Religion, The Missing Dimension of Statecraft

Paperback | November 1, 1988

EditorDouglas Johnston, Cynthia Sampson

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As the Cold War era becomes history, we are entering an age when international conflict is increasingly based on racial, ethnic, national, and religious clashes--the most intractable sources of conflict, and those with which conventional diplomacy is least suited to deal. The particularlyAmerican tendency to separate political from spiritual life often tends to ignore a vital aspect of international relations--one that can be a powerful tool in negotiations. Religion plays a crucial role in many international conflicts, yet for the most part, diplomacy either ignores ormisunderstands its role. This unified collection of case studies and theoretical pieces attempts to restore this missing dimension to its rightful place in the conduct of international diplomacy. Sponsored by the Center for Strategic and International Studies in Washington, D.C., this study offers the first systematicaccount of modern cases in which religious or spiritual factors have played a helpful role in preventing or resolving conflict and achieving non-violent socio-political change. Written by a distinguished roster of scholars, the cases presented span the globe, with examples from Europe, CentralAmerica, Asia, and Africa. Additional essays summarize the findings of these case studies to bring out their implications for foreign policy and the religious community. In the Foreword, former President Jimmy Carter states that the book "poses a challenge to diplomats and politicians, religious figures and laypersons, analysts and academics alike." Conceived to help call attention to and reinforce the positive contribution that religious and spiritual influencescan bring to peacemaking, this important study offers practical guidelines for the future application of this kind of peacemaking in existing and incipient conflict situations.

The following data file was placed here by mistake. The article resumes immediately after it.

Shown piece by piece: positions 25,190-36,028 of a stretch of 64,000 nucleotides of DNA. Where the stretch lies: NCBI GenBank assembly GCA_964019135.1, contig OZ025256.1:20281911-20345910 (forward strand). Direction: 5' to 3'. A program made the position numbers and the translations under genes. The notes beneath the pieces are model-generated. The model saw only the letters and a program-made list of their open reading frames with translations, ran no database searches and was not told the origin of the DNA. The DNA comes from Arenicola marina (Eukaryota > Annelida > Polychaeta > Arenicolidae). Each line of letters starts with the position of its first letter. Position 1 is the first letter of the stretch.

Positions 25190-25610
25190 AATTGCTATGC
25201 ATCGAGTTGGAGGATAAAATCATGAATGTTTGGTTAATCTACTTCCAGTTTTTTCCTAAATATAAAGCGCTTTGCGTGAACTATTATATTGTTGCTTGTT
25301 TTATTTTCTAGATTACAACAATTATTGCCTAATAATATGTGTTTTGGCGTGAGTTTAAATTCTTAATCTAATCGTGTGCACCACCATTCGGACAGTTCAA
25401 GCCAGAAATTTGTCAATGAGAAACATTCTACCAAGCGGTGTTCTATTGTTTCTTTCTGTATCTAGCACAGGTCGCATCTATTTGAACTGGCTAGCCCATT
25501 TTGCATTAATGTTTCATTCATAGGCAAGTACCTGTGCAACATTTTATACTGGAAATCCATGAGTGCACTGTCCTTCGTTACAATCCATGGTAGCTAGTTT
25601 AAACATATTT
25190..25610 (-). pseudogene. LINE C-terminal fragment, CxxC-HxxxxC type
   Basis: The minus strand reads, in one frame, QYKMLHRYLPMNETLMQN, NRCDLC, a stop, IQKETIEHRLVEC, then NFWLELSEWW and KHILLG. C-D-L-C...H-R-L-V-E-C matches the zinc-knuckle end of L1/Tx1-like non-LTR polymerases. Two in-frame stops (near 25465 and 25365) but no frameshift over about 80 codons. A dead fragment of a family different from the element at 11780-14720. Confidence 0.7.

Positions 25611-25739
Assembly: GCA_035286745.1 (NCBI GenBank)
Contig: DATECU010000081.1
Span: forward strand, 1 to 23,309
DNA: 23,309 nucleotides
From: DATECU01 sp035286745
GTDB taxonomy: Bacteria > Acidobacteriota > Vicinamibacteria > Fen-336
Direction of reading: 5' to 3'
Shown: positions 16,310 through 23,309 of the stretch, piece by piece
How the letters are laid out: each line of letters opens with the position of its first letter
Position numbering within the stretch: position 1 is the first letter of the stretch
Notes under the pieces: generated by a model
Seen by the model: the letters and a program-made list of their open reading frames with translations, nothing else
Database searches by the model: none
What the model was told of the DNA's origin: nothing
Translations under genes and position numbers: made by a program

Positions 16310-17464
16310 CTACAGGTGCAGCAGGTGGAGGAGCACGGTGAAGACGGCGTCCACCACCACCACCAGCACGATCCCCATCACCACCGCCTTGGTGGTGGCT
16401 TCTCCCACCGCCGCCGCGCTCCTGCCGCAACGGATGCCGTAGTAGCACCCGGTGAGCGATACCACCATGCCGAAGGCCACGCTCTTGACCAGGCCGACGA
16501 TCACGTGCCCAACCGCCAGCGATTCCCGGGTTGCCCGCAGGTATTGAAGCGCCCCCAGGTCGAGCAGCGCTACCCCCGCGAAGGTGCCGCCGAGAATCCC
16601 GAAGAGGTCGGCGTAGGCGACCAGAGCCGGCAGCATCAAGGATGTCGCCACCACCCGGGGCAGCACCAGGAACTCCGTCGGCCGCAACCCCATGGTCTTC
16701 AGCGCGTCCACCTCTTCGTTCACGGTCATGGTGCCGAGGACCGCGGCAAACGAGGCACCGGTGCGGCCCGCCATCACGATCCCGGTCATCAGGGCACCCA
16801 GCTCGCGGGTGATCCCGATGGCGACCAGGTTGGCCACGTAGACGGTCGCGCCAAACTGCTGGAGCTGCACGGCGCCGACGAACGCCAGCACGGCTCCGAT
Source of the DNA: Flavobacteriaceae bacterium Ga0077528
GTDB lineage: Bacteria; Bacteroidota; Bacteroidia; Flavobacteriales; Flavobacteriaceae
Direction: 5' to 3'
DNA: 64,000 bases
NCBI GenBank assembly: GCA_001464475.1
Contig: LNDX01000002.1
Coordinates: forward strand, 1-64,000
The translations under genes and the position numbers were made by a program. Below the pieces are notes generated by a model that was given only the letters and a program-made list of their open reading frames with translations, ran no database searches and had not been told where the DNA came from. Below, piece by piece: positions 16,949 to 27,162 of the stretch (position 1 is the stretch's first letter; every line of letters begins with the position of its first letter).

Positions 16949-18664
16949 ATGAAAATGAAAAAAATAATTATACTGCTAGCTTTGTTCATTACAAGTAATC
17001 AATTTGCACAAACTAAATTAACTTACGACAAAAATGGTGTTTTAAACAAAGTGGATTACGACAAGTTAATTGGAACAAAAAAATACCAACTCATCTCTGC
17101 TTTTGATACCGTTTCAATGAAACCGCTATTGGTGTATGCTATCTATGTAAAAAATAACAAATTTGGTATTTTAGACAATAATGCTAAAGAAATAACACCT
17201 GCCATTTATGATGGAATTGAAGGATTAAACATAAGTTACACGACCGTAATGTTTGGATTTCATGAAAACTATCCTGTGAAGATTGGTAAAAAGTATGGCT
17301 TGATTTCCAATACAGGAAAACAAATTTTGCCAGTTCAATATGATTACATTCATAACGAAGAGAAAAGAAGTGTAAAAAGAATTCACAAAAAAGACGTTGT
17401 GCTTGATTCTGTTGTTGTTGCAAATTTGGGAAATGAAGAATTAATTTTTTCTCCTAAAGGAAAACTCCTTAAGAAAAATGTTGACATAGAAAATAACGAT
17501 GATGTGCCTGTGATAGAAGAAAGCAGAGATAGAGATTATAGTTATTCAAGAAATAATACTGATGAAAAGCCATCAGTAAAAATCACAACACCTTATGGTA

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From Our Editors

Sponsored by the Center for Strategic and International Studies, this collection of wide ranging case studies and theoretical pieces shows how religious or spiritual factors can play a helpful role in international relations. This important study is written by a distinguished roster of scholars, with a foreword by Jimmy Carter. Include...

From the Publisher

As the Cold War era becomes history, we are entering an age when international conflict is increasingly based on racial, ethnic, national, and religious clashes--the most intractable sources of conflict, and those with which conventional diplomacy is least suited to deal. The particularlyAmerican tendency to separate political from spi...

Douglas Johnston is Chief Operating Officer of the Center for Strategic and International Studies. Cynthia Sampson is Director of the Research, Religion and Conflict Project, also at CSIS.

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Format:PaperbackDimensions:368 pages, 6.1 × 9.25 × 0.94 inPublished:November 1, 1988Publisher:Oxford University Press

The following ISBNs are associated with this title:

ISBN - 10:0195102800

ISBN - 13:9780195102802

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From Our Editors

Sponsored by the Center for Strategic and International Studies, this collection of wide ranging case studies and theoretical pieces shows how religious or spiritual factors can play a helpful role in international relations. This important study is written by a distinguished roster of scholars, with a foreword by Jimmy Carter. Includes six maps.

Editorial Reviews

"This book provides scholarly backing for the suspicion that a religious spirit may have nurtured some of the unlikely political handshakes occurring in the modern world. I commend it to those who think they are religious as well as those who are glad they are not."--Rajmohan Gandhi